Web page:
How Walnuts Could Affect Weight Loss

Walnuts may help women lose weight, lower cholesterol

/ Author:  / Reviewed by: Beth Bolt, RPh

(RxWiki News) Looking to lose weight? You may want to try going a little nuts.

A new study from the University of California at San Diego (UCSD) found that when women ate diets containing the type of unsaturated fat found in walnuts and olive oil, it helped them lose weight. It also helped them improve their cholesterol levels.

Lead study author Cheryl Rock, PhD, RD, said in a press release, "One of the surprising findings of this study was that, even though walnuts are higher in fat and calories, the walnut-rich diet was associated with the same degree of weight loss as a lower fat diet." Dr. Rock is a professor of public health at UCSD.

She continued, "Considering the results of this study, as well as previous walnut research on heart health and weight, there's something to be said for eating a handful of walnuts a day."

For this study, Dr. Rock and team looked at 245 women ages 22 to 72. All of these women were overweight or obese, and were enrolled in a 1-year weight loss intervention program.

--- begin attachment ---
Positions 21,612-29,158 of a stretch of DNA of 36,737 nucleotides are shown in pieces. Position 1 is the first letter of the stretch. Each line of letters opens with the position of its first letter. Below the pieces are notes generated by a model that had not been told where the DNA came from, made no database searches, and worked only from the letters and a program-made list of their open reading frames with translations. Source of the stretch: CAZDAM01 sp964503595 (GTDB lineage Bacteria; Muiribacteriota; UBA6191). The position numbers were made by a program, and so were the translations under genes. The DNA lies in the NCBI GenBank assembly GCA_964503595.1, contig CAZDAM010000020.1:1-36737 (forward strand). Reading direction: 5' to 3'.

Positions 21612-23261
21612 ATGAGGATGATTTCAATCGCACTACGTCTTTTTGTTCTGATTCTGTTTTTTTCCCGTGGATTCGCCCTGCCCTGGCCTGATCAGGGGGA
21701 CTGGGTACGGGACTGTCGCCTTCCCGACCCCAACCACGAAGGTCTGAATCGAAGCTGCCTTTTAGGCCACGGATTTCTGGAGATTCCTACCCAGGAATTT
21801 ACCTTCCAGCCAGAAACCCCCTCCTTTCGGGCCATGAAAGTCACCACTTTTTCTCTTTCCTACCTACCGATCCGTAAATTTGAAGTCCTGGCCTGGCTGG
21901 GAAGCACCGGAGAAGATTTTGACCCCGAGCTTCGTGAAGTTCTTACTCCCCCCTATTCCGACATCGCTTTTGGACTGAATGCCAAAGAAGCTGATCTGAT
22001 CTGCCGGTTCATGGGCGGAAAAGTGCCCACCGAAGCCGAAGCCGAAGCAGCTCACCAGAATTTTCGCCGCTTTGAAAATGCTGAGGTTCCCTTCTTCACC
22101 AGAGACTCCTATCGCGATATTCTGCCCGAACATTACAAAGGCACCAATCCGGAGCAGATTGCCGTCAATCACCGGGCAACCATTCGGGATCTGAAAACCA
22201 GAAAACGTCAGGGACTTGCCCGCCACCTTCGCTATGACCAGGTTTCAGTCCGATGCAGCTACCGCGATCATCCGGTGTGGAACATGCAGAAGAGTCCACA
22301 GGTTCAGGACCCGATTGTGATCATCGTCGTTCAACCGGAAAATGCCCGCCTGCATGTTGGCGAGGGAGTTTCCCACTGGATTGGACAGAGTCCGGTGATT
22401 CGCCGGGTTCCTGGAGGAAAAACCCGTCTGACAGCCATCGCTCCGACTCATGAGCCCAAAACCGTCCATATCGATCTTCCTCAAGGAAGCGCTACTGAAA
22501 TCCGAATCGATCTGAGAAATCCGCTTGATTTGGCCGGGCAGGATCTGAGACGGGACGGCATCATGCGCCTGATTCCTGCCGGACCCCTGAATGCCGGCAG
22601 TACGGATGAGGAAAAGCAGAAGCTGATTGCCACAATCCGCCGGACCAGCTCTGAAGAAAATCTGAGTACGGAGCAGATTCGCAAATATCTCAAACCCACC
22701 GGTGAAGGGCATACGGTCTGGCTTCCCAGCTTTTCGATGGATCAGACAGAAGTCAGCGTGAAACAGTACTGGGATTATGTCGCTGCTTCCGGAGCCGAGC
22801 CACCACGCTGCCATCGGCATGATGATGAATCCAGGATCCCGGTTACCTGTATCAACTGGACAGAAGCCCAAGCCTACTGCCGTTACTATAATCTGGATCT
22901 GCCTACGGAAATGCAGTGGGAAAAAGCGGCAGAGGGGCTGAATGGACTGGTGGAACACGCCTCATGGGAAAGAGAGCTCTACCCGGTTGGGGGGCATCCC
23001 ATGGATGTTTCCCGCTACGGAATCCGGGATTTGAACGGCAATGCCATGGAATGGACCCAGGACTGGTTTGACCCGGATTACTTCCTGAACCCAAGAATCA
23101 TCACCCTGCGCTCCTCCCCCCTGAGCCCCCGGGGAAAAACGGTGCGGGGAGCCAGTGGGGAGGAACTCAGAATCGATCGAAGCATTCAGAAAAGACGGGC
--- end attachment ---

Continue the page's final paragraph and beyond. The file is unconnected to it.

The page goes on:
Dr. Rock and team assigned the women to one of three groups. The first group ate a diet low in fat, but high in carbohydrates. The second group ate a diet low in carbohydrates, but high in fat.

The third group also ate a high-fat, low-carb diet but included 1.5 ounces of walnuts per day. That's equal to about 10 whole walnuts per day.

After the first six months, the women in all three groups lost about 8 percent of their initial weight overall.

Although the women in the walnut group didn't lose more weight than the other two groups, their cholesterol levels changed for the better. LDL cholesterol, commonly called “bad” cholesterol, dropped significantly in these women. HDL, or "good" cholesterol, also increased more among women in the walnut group than the other two groups.

Unlike most nuts, walnuts primarily contain polyunsaturated fat. They also contain a significant amount of alpha-linolenic acid (ALA), an omega-3 fatty acid.

Because all participants in this study were women, researchers said a walnut-rich diet may not have the same effects in men.

This study was published Feb. 9 in the Journal of the American Heart Association.

The National Institutes of Health and the California Walnut Commission funded this research, making for a potential conflict of interest. No other conflicts of interest were disclosed.

Reviewed by: 
Review Date: 
February 9, 2016
Last Updated:
February 10, 2016